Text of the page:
0.7% Percentage of 2016 tax revenue used for ZMD administrative purposes


7.99 cents 7.99 cents 3.99 cents 3.99 cents 3.99 cents


8.00 cents 8.00 cents 4.00 cents 4.00 cents 4.00 cents

2016 Attendance





















City and County voters approve the formation of the ZMD to support the Saint Louis Zoo, Art Museum, and Science Center.

The ZMD begins operations.

Voters add the Missouri Botanical Garden to the ZMD and increase tax rates for the Zoo, Art Museum, and Science Center.

Voters add the Missouri History Museum to the ZMD.

Taxpayer investment in the cultural institutions approaches $1.7 billion.



Section 184.356 of the Missouri Revised Statutes allows the ZMD to retain 5 percent of the total tax revenue for administrative expenses. In 2015, those expenses totaled $537,233, or 0.71% of the year’s total net revenue. The ZMD Board distributes “excess administrative fees” to the cultural institutions proportionately on the basis of the tax rates levied during the year in which the excess fees originated. The 2015 excess administrative fees of $3,131,693 were distributed in 2016: The Zoo and Art Museum each received $895,104.35, the Science Center and Botanical Garden each received $447,161.32, and the Missouri History Museum received $447,161.66.

See the ZMD website ( to view the recent annual financial statements of the Zoo Museum District and the related cultural institutions.

TAX SUPPORT’S IMPACT ON INSTITUTIONAL OPERATIONS Tax receipts from the residents of St. Louis City and County materially affect operations at the five cultural institutions. Recent years’ tax support represented at least 34% of each institution’s net operating revenue.






With dynamic exhibits, a busy slate of community events, and wide-reaching public programming, the Saint Louis Art Museum continues to serve as the focal point for visual art in the community. Last year, more than 475,000 visitors came to the Museum. They saw special exhibits and toured the galleries; many paused for brunch or a glass of wine or browsed the world-class gift shop. Some stayed for a lecture on Rembrandt; watched the St. Louis premiere of the documentary The American Artist: The Life & Times of George Caleb Bingham or the special screening of Jean-Michel Basquiat: The Radiant Child; or took a son or daughter to a class on clay, painting, fashion design, or the construction of magical, mythical creatures. The museum’s 2016 exhibitions drew the world’s attention to significant holdings in the museum’s collection, many donated by St. Louis collectors. Conflicts of Interest: Art and War in Modern Japan vividly illustrated two wars between Japan and its imperial neighbors in the late 19th and early 20th centuries. The exhibition pulled 180 works from a collection of nearly 1,400 woodblocks, prints, lithographs, screens, and even board games and clothing. Museum commissioner Charles Lowenhaupt started collecting as a high school exchange student in 1964. In 2010, he and his wife, Rosalyn Lowenhaupt, donated the entirety of their comprehensive collection, making SLAM the owner of one of the world’s largest public collections of such works. Taking a wider perspective, Impressions of War was focused on responses to war in print over more than three centuries. The exhibit included profoundly moving works by artists Jacques Callot, Francisco de Goya, Max Beckmann, and Daniel Heyman. The Carpet and the Connoisseur: The James F. Ballard Collection of Oriental Rugs featured Oriental carpets that were given by St. Louis businessman Ballard in the 1920s as one of the Museum’s first defining collection gifts. SelfTaught Genius: Treasures From the American Folk Art Museum was drawn from the superb collection of this notable museum in New York. Visiting only six other cities, it was the first exhibit in many years to present this important genre. As those exhibits hung, plans were being finalized for the 2017 schedule, which is varied and compelling. Degas, Impressionism, and the Paris Millinery Trade, co-organized by the Saint Louis Art Museum and the Fine Arts Museums of San Francisco and on view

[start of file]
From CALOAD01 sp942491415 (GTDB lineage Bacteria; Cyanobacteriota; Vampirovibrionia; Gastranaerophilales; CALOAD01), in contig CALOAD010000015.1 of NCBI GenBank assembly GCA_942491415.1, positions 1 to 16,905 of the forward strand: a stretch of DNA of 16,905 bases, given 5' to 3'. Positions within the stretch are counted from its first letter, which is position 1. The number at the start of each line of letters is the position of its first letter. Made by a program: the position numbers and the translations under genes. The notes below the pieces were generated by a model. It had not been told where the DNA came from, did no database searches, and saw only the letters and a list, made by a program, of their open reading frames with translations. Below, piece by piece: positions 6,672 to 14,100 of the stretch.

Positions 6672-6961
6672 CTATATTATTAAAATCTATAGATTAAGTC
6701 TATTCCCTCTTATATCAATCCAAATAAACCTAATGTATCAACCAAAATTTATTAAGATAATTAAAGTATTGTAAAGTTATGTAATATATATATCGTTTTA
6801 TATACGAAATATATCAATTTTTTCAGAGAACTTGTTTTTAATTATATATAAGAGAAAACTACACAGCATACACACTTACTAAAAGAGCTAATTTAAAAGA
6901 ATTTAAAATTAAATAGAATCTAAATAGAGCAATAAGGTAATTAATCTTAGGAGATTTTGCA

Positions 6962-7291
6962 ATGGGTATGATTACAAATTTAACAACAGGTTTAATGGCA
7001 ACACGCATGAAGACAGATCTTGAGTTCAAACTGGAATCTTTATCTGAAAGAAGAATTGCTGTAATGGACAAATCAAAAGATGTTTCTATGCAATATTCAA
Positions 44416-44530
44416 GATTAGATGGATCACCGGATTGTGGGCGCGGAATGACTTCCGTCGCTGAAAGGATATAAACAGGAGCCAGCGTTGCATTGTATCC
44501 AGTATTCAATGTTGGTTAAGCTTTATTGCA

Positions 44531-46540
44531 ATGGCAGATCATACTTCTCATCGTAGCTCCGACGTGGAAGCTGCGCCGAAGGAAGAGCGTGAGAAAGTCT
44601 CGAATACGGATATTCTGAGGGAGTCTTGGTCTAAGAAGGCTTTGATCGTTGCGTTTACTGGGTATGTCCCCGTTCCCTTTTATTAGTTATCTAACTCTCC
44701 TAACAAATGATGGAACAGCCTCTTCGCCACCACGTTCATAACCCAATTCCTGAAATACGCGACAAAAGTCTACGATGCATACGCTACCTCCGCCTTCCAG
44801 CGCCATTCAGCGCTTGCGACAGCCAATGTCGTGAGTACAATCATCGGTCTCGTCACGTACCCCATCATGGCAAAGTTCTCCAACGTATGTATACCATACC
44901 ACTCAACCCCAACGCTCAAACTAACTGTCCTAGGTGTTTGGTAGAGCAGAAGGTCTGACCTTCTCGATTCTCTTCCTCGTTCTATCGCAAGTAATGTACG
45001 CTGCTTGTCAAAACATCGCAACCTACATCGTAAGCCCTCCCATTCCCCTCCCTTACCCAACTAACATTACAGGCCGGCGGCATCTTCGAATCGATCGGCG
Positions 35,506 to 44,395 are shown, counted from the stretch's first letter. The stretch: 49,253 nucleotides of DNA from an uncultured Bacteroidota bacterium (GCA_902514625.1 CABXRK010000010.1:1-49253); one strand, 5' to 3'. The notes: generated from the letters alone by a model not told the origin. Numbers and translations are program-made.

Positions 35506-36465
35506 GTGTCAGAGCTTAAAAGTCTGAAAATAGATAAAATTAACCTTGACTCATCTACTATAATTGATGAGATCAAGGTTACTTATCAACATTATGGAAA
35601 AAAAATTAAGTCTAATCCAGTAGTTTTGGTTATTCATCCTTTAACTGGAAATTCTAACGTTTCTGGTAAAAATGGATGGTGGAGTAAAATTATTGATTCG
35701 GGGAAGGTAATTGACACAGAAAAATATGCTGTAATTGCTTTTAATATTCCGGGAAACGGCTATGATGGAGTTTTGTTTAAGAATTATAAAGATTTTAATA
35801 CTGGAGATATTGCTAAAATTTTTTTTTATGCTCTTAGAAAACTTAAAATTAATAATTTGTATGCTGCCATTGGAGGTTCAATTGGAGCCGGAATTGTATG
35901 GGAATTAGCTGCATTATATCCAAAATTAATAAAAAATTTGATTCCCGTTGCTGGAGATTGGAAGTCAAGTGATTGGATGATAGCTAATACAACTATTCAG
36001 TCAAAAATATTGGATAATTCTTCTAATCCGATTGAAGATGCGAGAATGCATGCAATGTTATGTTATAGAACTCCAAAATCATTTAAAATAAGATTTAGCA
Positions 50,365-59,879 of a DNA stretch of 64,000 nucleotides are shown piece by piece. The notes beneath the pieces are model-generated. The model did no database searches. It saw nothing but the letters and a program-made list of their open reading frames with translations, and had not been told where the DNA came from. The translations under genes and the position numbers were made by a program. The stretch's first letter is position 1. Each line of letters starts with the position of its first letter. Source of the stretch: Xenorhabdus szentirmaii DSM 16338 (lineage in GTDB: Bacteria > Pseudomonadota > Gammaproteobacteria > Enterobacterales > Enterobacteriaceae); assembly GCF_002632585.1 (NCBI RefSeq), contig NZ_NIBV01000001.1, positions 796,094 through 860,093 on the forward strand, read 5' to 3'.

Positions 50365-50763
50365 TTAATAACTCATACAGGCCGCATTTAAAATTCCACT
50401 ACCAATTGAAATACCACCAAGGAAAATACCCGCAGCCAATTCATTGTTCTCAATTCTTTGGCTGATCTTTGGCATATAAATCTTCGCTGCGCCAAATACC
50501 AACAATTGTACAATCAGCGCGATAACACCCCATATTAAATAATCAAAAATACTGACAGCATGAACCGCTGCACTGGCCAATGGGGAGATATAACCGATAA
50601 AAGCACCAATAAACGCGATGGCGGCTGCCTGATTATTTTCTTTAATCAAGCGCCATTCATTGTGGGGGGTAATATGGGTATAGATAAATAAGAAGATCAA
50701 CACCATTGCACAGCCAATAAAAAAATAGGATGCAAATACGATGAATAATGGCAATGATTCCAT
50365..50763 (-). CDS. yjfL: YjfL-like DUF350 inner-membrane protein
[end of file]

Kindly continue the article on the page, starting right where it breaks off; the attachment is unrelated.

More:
The Museum continues to maintain a healthy financial position. In 2016, Moody’s reaffirmed the Museum’s Aa3 bond rating, and Standard & Poor’s reaffirmed the institution’s A+ debt rating and revised its outlook from stable to positive. Thanks to these ratings, the Museum’s credit position and financial reputation rank among those of the top art museums in the country. As of December 31, 2016, the market value of the Museum’s endowment was $196 million.